Every year in December in Japan people are preparing for the New-Year’s-card rush – the nengajō. Most people select a design from one of the various apps on their laptops, or more recently their smart devices, and print them up on their printers. It is a survival skill that rivals, if not top, that of word processor skills. A nengajō is a postcard designed especially for the year’s end. It has the year it with a lottery included. The omote (front side) has the names and addresses of the addressee and addresser. The ura has the design.
There are various styles, but the most basic ura design is one without photos. The Japanese follow the Chinese zodiac calendar which is in a cycle of twelve years with each year having an animal (apart from the Year of the Dragon) to represent it. 2019 happens to be The Year of the Boar. So most people incorporate a boar in the design. Those which include photos ones which show the entire family.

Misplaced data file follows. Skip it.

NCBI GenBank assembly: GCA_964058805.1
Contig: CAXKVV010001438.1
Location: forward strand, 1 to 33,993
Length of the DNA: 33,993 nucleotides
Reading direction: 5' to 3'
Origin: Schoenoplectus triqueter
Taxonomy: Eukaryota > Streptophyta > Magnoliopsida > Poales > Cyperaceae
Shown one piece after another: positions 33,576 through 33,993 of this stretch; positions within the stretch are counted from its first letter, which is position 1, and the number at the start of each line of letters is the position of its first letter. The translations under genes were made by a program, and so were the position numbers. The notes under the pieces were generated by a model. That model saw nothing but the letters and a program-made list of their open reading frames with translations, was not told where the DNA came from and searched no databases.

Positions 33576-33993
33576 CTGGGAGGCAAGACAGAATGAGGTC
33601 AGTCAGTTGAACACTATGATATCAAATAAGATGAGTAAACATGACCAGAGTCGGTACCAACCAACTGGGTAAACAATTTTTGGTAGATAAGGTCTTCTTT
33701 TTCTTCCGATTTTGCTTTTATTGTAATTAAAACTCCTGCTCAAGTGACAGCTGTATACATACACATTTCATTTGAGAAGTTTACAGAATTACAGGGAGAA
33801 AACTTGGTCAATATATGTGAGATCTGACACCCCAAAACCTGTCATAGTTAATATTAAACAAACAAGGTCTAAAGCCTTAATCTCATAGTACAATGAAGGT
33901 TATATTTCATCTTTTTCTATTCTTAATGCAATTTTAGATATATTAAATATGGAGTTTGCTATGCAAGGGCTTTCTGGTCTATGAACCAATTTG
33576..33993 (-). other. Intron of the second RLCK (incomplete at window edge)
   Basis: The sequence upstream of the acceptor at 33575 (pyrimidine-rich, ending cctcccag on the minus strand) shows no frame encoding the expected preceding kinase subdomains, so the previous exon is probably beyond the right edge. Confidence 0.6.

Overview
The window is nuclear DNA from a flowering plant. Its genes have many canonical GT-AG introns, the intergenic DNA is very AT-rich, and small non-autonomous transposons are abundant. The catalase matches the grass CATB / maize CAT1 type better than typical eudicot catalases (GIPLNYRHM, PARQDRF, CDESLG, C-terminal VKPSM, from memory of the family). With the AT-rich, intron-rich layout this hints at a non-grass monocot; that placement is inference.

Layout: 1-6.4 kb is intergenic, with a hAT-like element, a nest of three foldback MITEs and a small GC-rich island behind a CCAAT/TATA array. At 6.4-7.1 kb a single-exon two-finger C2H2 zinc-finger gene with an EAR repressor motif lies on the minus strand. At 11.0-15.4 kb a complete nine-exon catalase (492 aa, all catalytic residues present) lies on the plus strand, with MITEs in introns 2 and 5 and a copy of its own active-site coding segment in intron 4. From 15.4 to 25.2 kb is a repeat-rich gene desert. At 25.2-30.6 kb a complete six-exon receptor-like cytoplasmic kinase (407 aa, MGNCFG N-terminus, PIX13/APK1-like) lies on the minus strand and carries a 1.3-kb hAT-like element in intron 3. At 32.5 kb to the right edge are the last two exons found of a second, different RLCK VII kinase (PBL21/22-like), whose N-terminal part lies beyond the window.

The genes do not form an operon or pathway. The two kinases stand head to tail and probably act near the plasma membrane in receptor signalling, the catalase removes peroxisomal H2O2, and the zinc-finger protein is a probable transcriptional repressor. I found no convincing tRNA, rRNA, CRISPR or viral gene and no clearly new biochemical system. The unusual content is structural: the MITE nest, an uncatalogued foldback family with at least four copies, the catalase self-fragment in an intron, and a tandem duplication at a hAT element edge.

The apps generally have an address list function to help you keep track and print up both sides of your card.
Here are some tips (in no particular order) for being a “nengajō warrior”:
- give yourself a couple of days to the nengajō
- keep the cards received from the previous year as reference (and burn the old ones at a new years event at a shrine as a sign of respect to the sender)
- keep your address list up-to-date
- backup your address list
- take at least one photo with the entire family in it sometime in the year (if you choose to include a photo)
- print the omote side first (it uses less ink in case of a mistake)
- check everything before printing bulk
- stock up on printer ink
- if you worried about privacy don’t use a photo (all cards show name and address)
This should get you started if you are new to this Japanese custom. Enjoy.
If you want more detailed information check out these pages by Fukuoka Now and Savvy Tokyo.